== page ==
Now to apply these remarks to the case — Laurens-street, north of its intersection with Laurel-street, had never been used by the public, and was, from the nature of the ground, so unfit for *603use, that with the rail road in it, it is as good a road as it was before: the only obstruction, of which there is proof, is of Lau-rens-street, between Laurel and Plan ding-streets. If. for this obstruction a proper complaint had been preferred by the plaintiff, under the interest which we have supposed a lot-owner to have in a public highway, it might have been made to appear that the width of the street unobstructed is sufficient, so that passage or transportation along the part of Laurens-street which has been in part occupied, has not been impeded; or that the streets which by .some circuity lead from the intersection of Laurens and Laurel-streets to the intersection of Laurens and Blanding-stfeets,.have been substituted for the obstructed portion of Laurens-street: and that the devious road thus substituted is equally good, and has been approved by the commissioners of roads, or is as convenient as may be. The evidence which was given concerning the pavement and eighteen other feet of Laurens-street which were unobstructed, and concerning the action which was taken by the Town Council of Columbia, (which has the power pf commissioners of roads,) and the course of travel, might have sustained one or other of these views. But a consideration of this evidence was rendered unnecessary by the fact, that when the plaintiff commenced his action, no part of Laurens-street had been at all obstructed or the travelling upon it impeded: on the contrary, that it had been only levelled and made more fit for passage and transportation than ever it was before, however difficult may have been the entrance from it to plaintiff's lots, if such entrance had been desired. There was then, no ground for the interference of the sovereign, and of consequence none for the action of a lot-owner. ‘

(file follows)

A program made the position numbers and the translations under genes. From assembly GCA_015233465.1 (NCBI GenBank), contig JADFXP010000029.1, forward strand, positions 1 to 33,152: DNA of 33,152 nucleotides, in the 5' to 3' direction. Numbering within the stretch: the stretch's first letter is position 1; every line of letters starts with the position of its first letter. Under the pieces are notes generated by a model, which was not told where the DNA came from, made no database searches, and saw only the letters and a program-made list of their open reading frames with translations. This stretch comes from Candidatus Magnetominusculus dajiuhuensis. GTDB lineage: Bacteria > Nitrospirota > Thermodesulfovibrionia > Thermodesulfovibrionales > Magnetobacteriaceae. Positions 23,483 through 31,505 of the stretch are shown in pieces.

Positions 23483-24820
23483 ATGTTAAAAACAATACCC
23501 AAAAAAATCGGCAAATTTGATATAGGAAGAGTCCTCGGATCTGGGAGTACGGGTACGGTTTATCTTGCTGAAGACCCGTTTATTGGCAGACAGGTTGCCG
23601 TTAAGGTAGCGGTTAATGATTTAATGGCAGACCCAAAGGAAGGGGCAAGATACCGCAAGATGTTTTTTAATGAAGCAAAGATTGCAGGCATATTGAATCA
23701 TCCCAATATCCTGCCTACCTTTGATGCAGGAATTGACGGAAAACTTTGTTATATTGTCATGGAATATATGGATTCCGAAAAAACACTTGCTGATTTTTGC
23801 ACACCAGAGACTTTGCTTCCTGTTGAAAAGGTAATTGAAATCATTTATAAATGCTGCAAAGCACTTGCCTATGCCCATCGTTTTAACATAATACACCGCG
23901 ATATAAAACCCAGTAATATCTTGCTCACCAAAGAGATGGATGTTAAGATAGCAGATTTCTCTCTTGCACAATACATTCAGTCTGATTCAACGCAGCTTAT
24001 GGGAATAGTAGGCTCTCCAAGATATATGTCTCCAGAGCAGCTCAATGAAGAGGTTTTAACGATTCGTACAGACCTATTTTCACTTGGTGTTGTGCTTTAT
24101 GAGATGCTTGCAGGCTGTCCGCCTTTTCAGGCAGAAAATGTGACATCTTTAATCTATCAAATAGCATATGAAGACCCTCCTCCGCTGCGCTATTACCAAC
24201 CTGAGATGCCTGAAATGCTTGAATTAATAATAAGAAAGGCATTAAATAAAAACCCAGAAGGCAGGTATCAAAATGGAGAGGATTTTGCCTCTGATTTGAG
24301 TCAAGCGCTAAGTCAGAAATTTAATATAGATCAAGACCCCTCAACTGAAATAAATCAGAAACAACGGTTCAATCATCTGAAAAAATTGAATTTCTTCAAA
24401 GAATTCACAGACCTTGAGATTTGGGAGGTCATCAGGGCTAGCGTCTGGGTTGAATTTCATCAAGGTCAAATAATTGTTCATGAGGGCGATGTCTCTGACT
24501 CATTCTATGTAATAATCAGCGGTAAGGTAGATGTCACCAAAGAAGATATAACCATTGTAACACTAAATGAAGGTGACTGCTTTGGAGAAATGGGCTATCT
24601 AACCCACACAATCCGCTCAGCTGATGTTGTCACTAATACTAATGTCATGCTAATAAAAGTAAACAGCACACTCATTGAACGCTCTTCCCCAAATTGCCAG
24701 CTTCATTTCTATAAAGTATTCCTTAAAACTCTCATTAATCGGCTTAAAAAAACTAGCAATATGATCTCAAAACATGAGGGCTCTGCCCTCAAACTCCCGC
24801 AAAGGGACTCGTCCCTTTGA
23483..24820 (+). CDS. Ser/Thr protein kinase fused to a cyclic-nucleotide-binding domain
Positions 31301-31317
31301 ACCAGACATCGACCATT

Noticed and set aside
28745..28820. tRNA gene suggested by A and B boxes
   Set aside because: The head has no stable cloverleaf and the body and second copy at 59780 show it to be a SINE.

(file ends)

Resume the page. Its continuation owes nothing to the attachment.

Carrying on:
In no view then that has been suggested could this action have been maintained.

The motion to set aside the nonsuit is therefore dismissed.

Evans, Frost and Withers, JJ. concurred.

Motion dismissed.

Harrison vs. Berkley, 1 Strob. 525.

Wyatt vs. Harrison, 3 B. & Ad. 871; Dodd vs. Holme, 1 Ad. & E. 493: Callender vs, Marsh, 1 Pick. 418.

6 Stat. 53.

American Law Mag. vol. 1, p. 52, art. 3, on consequential damages.